Although generally this system and method has been described with respect to debiting tolls from a user account balance, the current invention appreciates that credits for transport services or other credits could also be made to the user account balance. Indeed, a system may choose to credit or debit a given account based on characteristics of the vehicle as transmitted from the transponder 14 to the interrogator 12. The characteristics of the vehicle used for determining the amount of credit or debit to be applied to the user account balance could also be detected by means external to the transponder/interrogator 14,12 communication link.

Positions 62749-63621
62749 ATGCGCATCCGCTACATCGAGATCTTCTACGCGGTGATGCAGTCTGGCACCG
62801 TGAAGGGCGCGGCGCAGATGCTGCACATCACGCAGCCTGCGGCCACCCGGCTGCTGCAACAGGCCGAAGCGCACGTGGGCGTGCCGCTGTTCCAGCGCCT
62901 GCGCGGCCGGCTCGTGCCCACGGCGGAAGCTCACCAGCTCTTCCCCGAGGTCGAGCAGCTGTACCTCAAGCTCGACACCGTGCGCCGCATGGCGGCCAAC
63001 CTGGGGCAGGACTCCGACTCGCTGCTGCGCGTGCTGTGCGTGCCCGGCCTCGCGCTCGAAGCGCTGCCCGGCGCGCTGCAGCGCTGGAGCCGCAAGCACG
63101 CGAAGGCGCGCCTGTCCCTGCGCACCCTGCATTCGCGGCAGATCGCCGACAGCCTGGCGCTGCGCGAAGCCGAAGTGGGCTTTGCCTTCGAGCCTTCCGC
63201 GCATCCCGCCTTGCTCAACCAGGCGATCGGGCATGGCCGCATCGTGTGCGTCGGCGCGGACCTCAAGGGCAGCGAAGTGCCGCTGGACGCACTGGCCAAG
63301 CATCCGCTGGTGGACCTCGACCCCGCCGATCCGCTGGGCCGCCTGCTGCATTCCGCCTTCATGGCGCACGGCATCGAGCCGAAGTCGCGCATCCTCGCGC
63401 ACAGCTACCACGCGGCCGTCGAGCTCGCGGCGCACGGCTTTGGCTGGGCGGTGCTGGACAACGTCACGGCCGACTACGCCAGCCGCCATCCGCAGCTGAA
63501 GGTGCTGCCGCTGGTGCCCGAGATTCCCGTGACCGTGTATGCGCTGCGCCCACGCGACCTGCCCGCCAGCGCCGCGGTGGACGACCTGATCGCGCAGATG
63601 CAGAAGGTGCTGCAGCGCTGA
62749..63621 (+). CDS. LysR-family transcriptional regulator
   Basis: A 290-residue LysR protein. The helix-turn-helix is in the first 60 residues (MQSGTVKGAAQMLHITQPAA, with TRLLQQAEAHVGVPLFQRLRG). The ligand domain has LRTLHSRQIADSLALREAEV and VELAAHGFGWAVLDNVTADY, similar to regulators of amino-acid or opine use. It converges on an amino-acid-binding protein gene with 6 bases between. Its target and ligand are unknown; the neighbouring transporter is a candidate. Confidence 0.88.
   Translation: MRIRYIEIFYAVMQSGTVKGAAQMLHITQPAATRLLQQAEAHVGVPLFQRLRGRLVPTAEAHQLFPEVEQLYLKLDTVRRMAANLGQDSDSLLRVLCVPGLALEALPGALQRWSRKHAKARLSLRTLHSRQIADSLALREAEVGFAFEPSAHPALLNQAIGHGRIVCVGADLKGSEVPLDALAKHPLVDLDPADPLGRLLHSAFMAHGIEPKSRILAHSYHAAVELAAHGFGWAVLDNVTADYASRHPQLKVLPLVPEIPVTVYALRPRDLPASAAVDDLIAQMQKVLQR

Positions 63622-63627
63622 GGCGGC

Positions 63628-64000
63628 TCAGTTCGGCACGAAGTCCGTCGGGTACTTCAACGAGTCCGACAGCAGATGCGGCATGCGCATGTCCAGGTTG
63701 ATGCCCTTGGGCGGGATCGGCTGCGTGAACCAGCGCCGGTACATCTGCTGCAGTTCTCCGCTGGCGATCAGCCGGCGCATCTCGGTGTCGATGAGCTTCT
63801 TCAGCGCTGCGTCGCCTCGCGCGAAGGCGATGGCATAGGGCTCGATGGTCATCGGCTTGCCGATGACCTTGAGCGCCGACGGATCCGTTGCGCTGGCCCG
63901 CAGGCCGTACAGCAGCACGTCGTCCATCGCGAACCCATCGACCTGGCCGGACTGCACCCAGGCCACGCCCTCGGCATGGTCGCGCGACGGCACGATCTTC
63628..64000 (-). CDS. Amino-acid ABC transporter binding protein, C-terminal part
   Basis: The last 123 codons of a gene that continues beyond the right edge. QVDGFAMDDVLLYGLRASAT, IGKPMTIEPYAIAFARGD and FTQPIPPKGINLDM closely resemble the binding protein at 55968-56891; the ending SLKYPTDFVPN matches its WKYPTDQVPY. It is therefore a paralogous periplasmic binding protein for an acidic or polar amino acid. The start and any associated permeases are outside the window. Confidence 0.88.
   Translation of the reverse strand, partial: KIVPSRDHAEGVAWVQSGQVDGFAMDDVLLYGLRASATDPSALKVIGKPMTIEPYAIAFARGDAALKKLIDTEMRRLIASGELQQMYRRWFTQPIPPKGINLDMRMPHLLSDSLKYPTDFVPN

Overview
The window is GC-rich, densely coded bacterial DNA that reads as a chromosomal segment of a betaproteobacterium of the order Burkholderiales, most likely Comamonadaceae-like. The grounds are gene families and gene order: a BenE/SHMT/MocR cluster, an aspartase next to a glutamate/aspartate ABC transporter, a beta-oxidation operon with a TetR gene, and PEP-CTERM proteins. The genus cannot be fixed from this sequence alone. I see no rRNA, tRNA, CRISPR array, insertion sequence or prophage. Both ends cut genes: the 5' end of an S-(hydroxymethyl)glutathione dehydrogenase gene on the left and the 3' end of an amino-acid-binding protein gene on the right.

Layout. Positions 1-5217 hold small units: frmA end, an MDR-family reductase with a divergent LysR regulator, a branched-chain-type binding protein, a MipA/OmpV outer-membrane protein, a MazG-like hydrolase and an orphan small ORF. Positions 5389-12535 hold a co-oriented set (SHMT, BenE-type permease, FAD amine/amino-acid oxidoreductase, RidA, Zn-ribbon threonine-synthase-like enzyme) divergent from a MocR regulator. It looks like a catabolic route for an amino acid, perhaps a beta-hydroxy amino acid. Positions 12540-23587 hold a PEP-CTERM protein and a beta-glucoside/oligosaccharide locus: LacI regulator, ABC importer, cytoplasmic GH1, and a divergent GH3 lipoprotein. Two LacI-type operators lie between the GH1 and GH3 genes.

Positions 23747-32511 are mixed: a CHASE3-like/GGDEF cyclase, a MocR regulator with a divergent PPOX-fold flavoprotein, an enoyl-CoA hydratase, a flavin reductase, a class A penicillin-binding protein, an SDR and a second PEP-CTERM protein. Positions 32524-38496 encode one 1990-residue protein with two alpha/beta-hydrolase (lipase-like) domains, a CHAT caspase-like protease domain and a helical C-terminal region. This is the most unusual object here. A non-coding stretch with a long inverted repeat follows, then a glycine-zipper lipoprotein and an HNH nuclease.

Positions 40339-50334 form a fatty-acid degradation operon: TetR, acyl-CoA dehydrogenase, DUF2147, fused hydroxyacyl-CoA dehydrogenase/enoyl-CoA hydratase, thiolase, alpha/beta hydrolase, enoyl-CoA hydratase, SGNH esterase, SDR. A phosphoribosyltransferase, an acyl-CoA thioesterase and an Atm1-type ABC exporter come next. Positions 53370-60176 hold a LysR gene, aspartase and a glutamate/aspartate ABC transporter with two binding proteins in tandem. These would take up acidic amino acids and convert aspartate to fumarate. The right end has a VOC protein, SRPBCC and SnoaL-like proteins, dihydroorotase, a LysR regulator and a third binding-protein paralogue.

Additional capabilities envisioned include, but are not limited to, EEPROM memory, LCD drive capability with push button selection, serial communications, and piezoelectric buzzer drive.

The sole table below comprises the terms used in this patent application, including some alternate and preferred terms. Other terms may be used which are not listed in the sole table.